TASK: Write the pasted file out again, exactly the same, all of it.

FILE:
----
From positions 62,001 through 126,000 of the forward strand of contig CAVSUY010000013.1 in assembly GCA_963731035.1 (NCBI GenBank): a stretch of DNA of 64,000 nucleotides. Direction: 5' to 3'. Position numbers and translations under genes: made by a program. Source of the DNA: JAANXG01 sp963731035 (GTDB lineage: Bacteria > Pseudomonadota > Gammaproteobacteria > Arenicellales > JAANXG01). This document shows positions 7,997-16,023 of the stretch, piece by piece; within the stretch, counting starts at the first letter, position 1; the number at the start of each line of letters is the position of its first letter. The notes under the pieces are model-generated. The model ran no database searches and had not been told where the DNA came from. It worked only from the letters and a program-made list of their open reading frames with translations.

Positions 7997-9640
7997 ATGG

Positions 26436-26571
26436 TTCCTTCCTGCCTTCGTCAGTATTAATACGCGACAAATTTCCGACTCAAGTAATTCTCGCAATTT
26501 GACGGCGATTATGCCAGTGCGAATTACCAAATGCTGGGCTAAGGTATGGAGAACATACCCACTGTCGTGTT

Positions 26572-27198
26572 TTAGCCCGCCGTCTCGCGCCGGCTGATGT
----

From positions 62,001 through 126,000 of the forward strand of contig CAVSUY010000013.1 in assembly GCA_963731035.1 (NCBI GenBank): a stretch of DNA of 64,000 nucleotides. Direction: 5' to 3'. Position numbers and translations under genes: made by a program. Source of the DNA: JAANXG01 sp963731035 (GTDB lineage: Bacteria > Pseudomonadota > Gammaproteobacteria > Arenicellales > JAANXG01). This document shows positions 7,997-16,023 of the stretch, piece by piece; within the stretch, counting starts at the first letter, position 1; the number at the start of each line of letters is the position of its first letter. The notes under the pieces are model-generated. The model ran no database searches and had not been told where the DNA came from. It worked only from the letters and a program-made list of their open reading frames with translations.

Positions 7997-9640
7997 ATGG

Positions 26436-26571
26436 TTCCTTCCTGCCTTCGTCAGTATTAATACGCGACAAATTTCCGACTCAAGTAATTCTCGCAATTT
26501 GACGGCGATTATGCCAGTGCGAATTACCAAATGCTGGGCTAAGGTATGGAGAACATACCCACTGTCGTGTT

Positions 26572-27198
26572 TTAGCCCGCCGTCTCGCGCCGGCTGATGT